Depression in Parkinson's disease – a review

Authors


Abraham Lieberman, MD, Liberman Parkinson Clinic, 1440 Kennedy Causeway, North Bay Village, FL 33141, USA
Tel.: 1 305 403 4773
e-mail: al@liebermanparkinsonclinic.com

Abstract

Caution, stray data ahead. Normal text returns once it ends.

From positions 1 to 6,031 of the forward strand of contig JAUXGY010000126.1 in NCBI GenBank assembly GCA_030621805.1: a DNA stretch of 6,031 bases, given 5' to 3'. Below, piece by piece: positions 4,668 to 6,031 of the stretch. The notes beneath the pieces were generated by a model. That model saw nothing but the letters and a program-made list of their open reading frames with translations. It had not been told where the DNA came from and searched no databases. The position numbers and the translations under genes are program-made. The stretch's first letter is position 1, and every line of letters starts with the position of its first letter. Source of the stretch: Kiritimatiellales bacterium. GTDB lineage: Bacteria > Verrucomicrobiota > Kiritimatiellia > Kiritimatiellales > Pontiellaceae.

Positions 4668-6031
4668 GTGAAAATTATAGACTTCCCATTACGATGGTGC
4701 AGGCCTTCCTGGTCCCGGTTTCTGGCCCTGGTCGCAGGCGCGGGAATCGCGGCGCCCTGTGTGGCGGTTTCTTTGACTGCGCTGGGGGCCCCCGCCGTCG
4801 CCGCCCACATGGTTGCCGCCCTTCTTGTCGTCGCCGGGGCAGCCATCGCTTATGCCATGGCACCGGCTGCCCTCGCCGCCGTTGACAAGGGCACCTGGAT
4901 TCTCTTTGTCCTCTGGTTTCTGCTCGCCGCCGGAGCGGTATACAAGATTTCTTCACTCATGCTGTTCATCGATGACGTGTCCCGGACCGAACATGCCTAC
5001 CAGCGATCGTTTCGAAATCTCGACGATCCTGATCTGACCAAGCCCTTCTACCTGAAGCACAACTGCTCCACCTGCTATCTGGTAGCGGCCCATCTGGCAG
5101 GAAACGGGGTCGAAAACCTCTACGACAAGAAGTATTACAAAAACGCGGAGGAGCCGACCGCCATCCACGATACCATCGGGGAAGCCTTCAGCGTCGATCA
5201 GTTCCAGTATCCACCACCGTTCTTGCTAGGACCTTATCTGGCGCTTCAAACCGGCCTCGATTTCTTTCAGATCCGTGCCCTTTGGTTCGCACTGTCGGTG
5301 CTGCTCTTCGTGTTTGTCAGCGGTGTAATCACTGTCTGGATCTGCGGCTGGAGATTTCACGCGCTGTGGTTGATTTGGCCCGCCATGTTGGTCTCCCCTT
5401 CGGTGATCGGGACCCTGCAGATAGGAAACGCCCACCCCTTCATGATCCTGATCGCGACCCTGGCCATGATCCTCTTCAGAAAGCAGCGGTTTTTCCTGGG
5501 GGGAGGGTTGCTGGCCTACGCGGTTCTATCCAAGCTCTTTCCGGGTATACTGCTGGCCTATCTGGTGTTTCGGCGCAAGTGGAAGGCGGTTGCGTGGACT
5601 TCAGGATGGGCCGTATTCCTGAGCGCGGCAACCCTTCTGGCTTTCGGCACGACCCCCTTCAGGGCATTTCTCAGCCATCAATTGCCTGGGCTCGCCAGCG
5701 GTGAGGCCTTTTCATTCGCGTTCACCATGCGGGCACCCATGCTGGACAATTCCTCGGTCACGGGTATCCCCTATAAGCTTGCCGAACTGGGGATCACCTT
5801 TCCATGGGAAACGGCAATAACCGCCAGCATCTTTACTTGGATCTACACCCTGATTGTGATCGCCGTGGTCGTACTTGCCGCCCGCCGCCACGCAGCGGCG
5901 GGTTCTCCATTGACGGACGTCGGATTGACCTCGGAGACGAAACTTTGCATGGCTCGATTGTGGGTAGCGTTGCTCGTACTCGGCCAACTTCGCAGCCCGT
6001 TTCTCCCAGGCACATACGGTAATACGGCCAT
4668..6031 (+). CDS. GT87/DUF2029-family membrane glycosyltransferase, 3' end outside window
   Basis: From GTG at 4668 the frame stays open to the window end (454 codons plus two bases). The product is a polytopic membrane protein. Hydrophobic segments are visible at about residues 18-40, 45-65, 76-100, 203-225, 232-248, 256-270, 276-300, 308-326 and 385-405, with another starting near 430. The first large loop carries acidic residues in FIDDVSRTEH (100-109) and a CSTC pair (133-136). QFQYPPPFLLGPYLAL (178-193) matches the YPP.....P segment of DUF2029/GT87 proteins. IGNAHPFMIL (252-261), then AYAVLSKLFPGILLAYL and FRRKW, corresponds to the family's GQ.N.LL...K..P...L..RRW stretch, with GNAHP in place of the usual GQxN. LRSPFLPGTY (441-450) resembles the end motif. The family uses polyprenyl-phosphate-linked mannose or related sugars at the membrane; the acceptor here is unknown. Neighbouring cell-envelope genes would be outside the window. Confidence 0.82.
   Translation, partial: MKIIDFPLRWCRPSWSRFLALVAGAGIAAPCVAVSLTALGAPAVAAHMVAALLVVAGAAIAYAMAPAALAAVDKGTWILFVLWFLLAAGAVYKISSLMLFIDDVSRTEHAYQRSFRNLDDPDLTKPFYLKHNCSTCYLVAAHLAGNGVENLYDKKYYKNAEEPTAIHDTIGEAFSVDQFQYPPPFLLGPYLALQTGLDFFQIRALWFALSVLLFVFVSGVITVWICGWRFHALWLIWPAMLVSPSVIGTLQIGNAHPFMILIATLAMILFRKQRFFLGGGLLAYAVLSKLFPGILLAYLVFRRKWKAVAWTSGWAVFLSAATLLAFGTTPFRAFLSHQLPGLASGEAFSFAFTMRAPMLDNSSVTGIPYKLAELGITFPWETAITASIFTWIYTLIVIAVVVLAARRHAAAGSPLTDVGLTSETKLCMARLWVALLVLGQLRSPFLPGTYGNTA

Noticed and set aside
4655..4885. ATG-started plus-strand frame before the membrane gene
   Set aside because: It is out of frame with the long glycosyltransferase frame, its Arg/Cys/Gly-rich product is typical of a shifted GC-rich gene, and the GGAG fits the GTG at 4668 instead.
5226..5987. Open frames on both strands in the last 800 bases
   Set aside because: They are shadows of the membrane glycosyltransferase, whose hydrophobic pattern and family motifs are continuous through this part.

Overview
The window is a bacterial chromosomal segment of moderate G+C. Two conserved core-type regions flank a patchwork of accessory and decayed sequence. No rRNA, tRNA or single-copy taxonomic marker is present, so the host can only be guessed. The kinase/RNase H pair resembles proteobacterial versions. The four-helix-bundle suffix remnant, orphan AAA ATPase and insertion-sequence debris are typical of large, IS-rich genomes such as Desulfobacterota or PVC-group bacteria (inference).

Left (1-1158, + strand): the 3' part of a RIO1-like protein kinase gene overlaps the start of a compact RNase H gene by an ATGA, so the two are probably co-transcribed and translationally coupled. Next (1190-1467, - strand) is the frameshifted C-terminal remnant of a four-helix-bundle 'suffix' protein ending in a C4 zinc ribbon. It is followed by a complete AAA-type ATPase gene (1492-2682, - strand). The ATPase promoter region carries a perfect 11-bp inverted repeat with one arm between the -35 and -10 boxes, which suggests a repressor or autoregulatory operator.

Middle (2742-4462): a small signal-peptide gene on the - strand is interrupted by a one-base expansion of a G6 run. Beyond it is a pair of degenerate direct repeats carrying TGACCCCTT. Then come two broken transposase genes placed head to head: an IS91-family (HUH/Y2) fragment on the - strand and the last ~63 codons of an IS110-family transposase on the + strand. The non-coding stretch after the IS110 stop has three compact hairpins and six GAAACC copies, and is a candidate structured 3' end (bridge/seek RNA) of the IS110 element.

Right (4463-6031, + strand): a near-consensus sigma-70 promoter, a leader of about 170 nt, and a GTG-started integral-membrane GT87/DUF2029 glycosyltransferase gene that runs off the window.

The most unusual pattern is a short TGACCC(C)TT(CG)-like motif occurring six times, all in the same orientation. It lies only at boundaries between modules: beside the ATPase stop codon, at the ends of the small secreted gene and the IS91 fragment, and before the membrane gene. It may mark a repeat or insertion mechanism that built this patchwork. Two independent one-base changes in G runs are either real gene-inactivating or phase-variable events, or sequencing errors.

Major depression is present, at any given time, in 20–40% of Parkinson's disease (PD) patients, several times the prevalence in the general population. In addition, depression may precede the diagnosis of PD. These observations and reports of depression during deep brain stimulation of regions contiguous to the substantia nigra, as well as reports of dopamine agonist improving depression, suggest depression, rather than being mainly a psychological reaction to a debilitating disease, is part of PD. It is postulated that mesolimbic and mesocortical dopaminergic pathways that mediate affect, behavior, and cognition, contribute to depression in PD.

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